It’s been disgustingly hot, hasn’t it? And you know it’s bad, when the lovely manager of Busshari, Yuko, apologises profusely for the heat and assures you that the air-conditioning is indeed running, as you walk in the door. I can see what she means though – no sooner had I positioned myself at the counter, I was covered in a sheen of sweat.
DAMN YOU AND YOUR CRAZY WEATHER SYDNEY!
Needless to say, it was a really good time to be eating cold food – Yuko suggested the Seafood Sashimi and Seasonal Vegetable Salad, Soba and Somen, and we were definitely not going to turn that down.
Ocean trout belly nigiri, $8 for 2pcs
Toro nigiri sushi, $12 for 2pc
Seafood sashimi and seasonal vegetable salad, $27
Deep fried flounder, $28
Grilled Scampi with sea salt, green tea oil, $26
Soba & Somen, $20
Chilled green tea soba and Somen with shiitake mushroom, prawn and radish wasabi
Matcha Ice Cream
If you truly do eat with your eyes, then the food at Busshari is an exquisite feast. Everything came out looking stunning – piles of food artfully arranged on stone plates that conveyed a modern Japanese aesthetic.
We started with pieces of Ocean Trout Belly Nigiri and Toro Nigiri Sushi. Tender melt-in-your-mouth slices of fish are wrapped around 2cm-wide batons of rice, forming the perfect mouthful. Unctuous, luscious, and luxurious, these easy bites were a great start to our evening.
Then we got a bit more stuck in with the Seafood Sashimi and Seasonal Vegetable Salad. Whoever said that salads were measly rabbit food clearly had not seen this salad before. A veritable mountain of salad leaves were thoroughly covered in a sweet/savoury dressing, and adorned with a variety of fresh, sliced fish, assorted seafood, and finished with a nest of white radish and a Renkon (lotus root) chip. It was refreshing, simple, and oh so filling. Order to share, or as a main on a hot day. Either way, win-win.
The salad was immediately followed by another ‘wow’ dish: the Deep Fried Flounder. Pieces of fish are lightly battered and fried, and set on the crispy bones of the flounder bent into a graceful arch. I didn’t eat the bones this time – didn’t want to seem unladylike – but Yuko tells me that 1 in 3 customers down the whole thing, bones and all!
And then, we indulge my obsession with shellfish: the Grilled Scampi with Sea Salt and Green Tea Oil was soft and buttery, although I was missing any noticeable flavour of green tea. But really, we all know that I’d eat shellfish done any which way, so really, no loss there!
And then the last savoury dish – Soba and Somen. Chilled green tea buckwheat, and wheat noodles are arranged in a waterfall, with little pots of sauce that you dip the noodles in and slurp up. The shiitake mushrooms – served on the side – were the best bit of this, though. Slices of rehydrated mushrooms are marinated in a sweet soy mixture, and the result is a meaty, moreish bite. So good.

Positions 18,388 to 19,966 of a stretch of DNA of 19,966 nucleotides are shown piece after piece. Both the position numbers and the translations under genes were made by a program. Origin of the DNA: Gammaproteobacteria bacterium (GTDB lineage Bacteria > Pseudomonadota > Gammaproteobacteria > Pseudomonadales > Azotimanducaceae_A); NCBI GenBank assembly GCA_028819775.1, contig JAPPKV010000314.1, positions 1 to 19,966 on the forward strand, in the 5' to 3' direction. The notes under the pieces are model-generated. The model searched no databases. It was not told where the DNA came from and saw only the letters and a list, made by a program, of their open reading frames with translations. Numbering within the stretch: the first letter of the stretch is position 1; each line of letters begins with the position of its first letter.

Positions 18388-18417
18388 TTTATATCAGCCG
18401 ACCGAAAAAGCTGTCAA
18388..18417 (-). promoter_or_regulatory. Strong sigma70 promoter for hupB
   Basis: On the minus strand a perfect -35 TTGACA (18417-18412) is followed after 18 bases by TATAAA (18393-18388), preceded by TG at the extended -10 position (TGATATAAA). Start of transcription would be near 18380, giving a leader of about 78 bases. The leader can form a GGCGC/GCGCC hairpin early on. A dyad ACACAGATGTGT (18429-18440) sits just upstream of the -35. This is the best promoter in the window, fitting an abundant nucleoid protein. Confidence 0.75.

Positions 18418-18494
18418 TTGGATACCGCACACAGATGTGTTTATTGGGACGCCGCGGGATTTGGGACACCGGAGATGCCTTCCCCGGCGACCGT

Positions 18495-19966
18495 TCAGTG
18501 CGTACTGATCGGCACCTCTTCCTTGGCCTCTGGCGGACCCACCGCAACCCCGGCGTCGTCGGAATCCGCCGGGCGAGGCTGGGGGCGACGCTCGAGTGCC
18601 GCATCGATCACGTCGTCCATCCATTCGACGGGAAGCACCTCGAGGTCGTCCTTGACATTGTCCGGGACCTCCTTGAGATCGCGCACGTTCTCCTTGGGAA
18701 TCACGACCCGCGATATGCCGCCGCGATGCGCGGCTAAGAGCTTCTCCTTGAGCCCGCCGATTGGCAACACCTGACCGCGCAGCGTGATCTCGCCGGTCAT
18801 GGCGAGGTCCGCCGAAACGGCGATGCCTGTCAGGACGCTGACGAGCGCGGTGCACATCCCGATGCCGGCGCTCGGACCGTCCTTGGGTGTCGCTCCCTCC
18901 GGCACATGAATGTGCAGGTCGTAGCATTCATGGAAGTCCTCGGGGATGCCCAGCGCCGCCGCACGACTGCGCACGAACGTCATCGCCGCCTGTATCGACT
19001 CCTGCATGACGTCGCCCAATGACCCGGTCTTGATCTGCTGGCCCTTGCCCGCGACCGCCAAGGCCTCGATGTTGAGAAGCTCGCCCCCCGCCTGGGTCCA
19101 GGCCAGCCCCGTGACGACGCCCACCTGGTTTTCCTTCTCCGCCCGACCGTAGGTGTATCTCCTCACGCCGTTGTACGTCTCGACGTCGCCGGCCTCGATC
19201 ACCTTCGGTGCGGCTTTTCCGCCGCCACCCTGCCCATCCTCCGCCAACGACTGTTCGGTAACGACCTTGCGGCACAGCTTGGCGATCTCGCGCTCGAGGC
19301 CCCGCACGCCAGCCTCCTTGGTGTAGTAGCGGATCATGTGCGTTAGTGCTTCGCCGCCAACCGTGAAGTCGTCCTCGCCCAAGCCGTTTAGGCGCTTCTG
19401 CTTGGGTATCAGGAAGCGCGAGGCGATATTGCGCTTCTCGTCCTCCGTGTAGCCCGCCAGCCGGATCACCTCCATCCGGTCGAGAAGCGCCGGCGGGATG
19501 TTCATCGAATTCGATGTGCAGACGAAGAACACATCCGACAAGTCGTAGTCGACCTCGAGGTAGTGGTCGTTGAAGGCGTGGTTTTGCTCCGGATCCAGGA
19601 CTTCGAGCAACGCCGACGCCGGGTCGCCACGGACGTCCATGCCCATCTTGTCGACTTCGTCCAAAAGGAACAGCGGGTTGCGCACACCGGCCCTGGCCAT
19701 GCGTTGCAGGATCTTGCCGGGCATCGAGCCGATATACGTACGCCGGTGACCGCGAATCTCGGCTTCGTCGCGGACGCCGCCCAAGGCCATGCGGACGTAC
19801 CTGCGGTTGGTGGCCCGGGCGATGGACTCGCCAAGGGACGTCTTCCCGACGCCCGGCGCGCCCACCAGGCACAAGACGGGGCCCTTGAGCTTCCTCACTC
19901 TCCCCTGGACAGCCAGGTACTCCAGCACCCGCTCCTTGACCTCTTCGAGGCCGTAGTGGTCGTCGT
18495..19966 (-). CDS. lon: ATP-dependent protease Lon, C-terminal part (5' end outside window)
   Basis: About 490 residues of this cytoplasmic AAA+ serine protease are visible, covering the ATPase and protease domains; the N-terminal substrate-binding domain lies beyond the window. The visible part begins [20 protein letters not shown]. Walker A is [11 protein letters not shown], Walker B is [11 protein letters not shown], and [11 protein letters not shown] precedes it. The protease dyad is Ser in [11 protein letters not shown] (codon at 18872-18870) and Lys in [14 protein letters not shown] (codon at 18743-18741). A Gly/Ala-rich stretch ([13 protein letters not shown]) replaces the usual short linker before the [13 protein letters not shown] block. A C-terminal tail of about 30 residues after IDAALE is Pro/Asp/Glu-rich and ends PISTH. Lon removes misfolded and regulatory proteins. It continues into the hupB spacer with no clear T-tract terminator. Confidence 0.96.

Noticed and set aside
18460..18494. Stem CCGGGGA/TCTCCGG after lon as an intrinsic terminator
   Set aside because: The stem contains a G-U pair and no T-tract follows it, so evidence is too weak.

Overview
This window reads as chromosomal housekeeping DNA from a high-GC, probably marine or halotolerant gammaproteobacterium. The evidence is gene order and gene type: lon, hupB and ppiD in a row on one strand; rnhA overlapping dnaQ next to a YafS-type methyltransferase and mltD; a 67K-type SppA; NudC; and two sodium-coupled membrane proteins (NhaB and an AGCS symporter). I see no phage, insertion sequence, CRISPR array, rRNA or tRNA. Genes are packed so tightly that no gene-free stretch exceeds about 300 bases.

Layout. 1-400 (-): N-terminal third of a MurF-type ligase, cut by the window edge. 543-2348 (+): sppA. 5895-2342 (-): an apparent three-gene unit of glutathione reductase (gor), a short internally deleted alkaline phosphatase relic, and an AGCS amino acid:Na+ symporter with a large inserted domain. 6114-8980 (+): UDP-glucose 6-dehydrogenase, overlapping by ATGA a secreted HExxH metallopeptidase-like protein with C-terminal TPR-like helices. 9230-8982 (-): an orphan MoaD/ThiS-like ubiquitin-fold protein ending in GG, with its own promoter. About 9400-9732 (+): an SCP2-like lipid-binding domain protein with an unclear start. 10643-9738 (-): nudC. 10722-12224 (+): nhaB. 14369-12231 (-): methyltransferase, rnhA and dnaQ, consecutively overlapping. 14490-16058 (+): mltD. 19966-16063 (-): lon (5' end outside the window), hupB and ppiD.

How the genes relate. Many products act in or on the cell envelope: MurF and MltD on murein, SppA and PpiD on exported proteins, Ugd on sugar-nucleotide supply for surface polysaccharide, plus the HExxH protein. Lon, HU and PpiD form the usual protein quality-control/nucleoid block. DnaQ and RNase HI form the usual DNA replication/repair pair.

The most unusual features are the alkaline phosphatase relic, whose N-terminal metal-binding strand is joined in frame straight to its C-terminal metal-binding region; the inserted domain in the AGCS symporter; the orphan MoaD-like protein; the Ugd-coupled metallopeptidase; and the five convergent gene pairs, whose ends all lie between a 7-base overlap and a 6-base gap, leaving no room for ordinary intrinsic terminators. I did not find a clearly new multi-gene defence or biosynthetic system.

And just when we thought that we couldn’t eat any more – who am I kidding? We were that full by the time we finished the salad – scoops of creamy matcha ice cream come out, anointed with sweetened red bean paste. Not quite the best of all the matcha ice cream I’ve had – ahh Meiji you maker of addictive frozen desserts – but it was pretty good, especially when you can get it for free!
I know that it’s hard to comment on the service because I was dining as a guest, but from my vantage point at the counter, it did genuinely look like everyone was having a great time. Waters were consistently getting topped up, and orders were flying off the pass at lightning speed…did I mention that this was also one of the calmest kitchens that I’ve had the pleasure of watching? We felt like we were in very good hands, and it was an absolute joy.
Value for money:
Busshari is not where you go for a night out that’s light on your wallet, much like the rest of Potts Point. Not that it’s particularly taxing either, but $27 for a main-sized salad – even though it’s got lovely slices of fresh seafood – still would have me hard pressed to slap the “bang for your buck” label on it.
Still a nice restaurant for a classy dinner out, though. A worthy choice, especially if you’re in the area.
Value for money: 0.5/1
I guess “casual” would be the best way to describe both the cuisine style and the crowd. There certainly wasn’t the hushed quietness of some Japanese restaurants I’ve been to, but Busshari also weren’t going out of their way to emulate the hipster crowd of the inner city. Go for a relaxed evening…because sushi and chill, right?
I do absolutely feel like we were thoroughly spoilt by Chef Nobu – who has been at Busshari for the whole 10 years they’ve been open! – and the Busshari team. Chef steadily worked through the many orders that were coming through on the printer, expertly handling the many varieties of fish that they kept on hand.
If you’re into your sake, they also have a Yuzu sake in stock that is so deliciously light, it’s like drinking juice. Highly recommended, if you’re of the Sake persuasion. Trust me, you’ll want to be.
And don’t forget to flash your Washoku Lovers membership when you go to get a free scoop of matcha ice cream! Don’t say I don’t hook you up! ?
Bonus Points: 0.5/1
Washoku Lovers is a free membership programme that gives you perks to many Japanese restaurants in Sydney! We also have visited other restaurants participating in the Washoku Lovers programme, like Tamagetaya and Manpuku Ramen! To find out more about the programme and sign up, visit www.washokulovers.com.